Writing professors and hypnotists have completely different ideas about language.
Remember being told to avoid using gerunds (verbs ending in …ing) and the passive voice?
An article in the New York Times warns us against the use of “Zombie Nouns” in our writing (nouns that suck the life from other parts of speech: eg: “what the country needs is a new state of calmity.” You know what I mean, but it would be far more correct to say “the country needs to calm down.)
But just because grammar is correct doesn’t mean it’s good for your brain, or your deeper sense of learning. If you’ve ever had that experience of a book that “changed your life,” you might recall that part of its power had to do with the fact that you found it challenging to your world-view.
Milton Erikson, the father of hypnotherapy, believed that if a person allowed even a fraction of a second to knock out habitual thoughts with a radically different frame of reference — something that surprised or shocked them so much that their previous patterns of association had to leave their body and mind completely — that this moment of “pure awareness” and fascination could result in something new: an opportunity for a shift in perspective.
Recent studies in neuroscience seem to be supporting this idea. And Shakespeare — who in spite of his reputation for being difficult has been changing lives since 1603 — is interesting to consider in this regard.
In an article called “The Shakespeared Brain,” a team of cross-curricular researchers from the University of Liverpool found that reading Shakespeare has a dramatic effect on the human brain.
One of Shakespeare’s stylistic feats is his ability to create sentences in which parts of speech are scrambled or used in ways that defy the rules of grammar — he loved Zombifying grammar. For example, “he childed as I fathered” — a line from King Lear in which nouns “child, father” act like verbs.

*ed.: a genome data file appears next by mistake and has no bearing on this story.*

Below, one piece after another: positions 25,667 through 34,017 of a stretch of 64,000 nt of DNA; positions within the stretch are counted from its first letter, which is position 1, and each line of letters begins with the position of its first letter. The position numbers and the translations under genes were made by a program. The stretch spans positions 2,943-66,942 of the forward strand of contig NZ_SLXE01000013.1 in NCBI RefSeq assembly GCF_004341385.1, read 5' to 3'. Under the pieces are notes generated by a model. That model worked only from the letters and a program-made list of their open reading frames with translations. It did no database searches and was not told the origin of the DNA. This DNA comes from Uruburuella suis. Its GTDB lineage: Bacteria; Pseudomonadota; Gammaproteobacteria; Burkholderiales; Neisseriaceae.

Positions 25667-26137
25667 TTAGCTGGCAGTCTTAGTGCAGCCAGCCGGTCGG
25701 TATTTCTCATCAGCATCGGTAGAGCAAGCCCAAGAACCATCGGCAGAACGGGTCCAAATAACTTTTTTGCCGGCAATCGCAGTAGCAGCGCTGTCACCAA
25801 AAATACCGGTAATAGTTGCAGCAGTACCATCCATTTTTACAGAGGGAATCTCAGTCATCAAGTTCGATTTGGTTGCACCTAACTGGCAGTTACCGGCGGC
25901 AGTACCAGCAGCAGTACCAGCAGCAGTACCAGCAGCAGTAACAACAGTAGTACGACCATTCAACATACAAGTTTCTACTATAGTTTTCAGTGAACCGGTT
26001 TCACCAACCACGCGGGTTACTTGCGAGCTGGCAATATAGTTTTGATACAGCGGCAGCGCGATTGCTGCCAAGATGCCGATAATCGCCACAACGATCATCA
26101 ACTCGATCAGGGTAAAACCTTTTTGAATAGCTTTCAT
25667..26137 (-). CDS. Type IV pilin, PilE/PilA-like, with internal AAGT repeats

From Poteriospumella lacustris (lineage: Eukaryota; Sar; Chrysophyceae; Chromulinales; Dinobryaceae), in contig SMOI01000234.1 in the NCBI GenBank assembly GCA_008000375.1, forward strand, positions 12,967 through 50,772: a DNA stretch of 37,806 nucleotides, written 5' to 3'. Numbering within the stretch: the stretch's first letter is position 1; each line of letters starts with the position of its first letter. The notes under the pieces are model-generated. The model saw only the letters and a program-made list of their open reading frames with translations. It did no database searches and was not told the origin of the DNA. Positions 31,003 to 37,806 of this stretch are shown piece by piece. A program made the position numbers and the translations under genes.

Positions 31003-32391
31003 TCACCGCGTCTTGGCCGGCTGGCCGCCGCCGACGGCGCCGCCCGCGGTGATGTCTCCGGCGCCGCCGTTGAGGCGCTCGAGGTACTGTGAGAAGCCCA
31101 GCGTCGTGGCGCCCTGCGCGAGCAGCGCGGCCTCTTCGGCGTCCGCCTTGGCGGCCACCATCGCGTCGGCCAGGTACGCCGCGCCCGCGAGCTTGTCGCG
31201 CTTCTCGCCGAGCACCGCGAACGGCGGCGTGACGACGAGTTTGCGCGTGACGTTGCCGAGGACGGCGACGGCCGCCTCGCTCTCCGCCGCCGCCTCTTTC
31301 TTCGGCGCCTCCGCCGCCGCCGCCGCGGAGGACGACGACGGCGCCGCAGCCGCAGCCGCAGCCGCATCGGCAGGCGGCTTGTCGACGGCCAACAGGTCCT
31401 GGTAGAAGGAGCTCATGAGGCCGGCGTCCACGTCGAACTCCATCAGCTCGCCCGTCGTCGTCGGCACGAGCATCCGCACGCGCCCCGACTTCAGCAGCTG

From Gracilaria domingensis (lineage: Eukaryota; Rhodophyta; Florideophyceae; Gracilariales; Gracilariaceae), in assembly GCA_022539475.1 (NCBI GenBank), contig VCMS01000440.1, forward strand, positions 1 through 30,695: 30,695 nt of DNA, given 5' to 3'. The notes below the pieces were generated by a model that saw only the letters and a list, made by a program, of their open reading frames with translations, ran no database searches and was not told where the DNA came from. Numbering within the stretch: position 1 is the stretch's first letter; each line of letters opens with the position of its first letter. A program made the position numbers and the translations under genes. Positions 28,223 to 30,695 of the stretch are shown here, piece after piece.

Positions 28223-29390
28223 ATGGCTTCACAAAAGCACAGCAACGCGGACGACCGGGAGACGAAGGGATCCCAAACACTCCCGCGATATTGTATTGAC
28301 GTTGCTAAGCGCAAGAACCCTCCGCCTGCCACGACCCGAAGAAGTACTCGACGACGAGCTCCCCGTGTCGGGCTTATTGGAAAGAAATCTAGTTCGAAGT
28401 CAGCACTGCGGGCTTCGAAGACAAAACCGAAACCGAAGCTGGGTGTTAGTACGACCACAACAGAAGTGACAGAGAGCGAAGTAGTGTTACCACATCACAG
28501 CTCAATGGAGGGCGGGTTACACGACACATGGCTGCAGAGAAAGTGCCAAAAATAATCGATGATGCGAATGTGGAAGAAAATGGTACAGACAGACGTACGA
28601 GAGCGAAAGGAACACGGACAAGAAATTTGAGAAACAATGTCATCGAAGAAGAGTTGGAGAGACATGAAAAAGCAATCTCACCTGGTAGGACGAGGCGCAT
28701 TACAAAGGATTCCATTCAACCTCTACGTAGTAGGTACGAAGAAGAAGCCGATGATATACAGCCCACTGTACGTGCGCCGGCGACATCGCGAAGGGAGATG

What the researchers realized is that when people read, nouns and verbs are processed in different parts of their brain. So when a person reads sentences that messes with their order, the brain has to fire extra neurons to measure and process the confusion.
Those extra neurons result in what they call a “P600 surge”— meaning that when our brains encounter difficulty or confusion it has to work a little harder to fit what is difficult into what we already know. Think of this like a jazz quartet — you’ve got the bass player keeping the background beat going, while the pianist pushes the melody towards ever more complex vibrations and syncopations.
This movement of mind (and its subsequent re-kindling into new learnings) involves experiencing change in a way that re-configures our deeply held beliefs about self and world.
So if you’re writing articles for the New York Times, please mind your grammar.
But if you’re looking to blow your mind, Zombify!
Here’s an amazing Radiolab episode on this topic: http://www.radiolab.org/2007/sep/24/
And here’s a new book out by Clark Coolidge, king of Zombienounification: http://www.fenceportal.org/?page_id=4679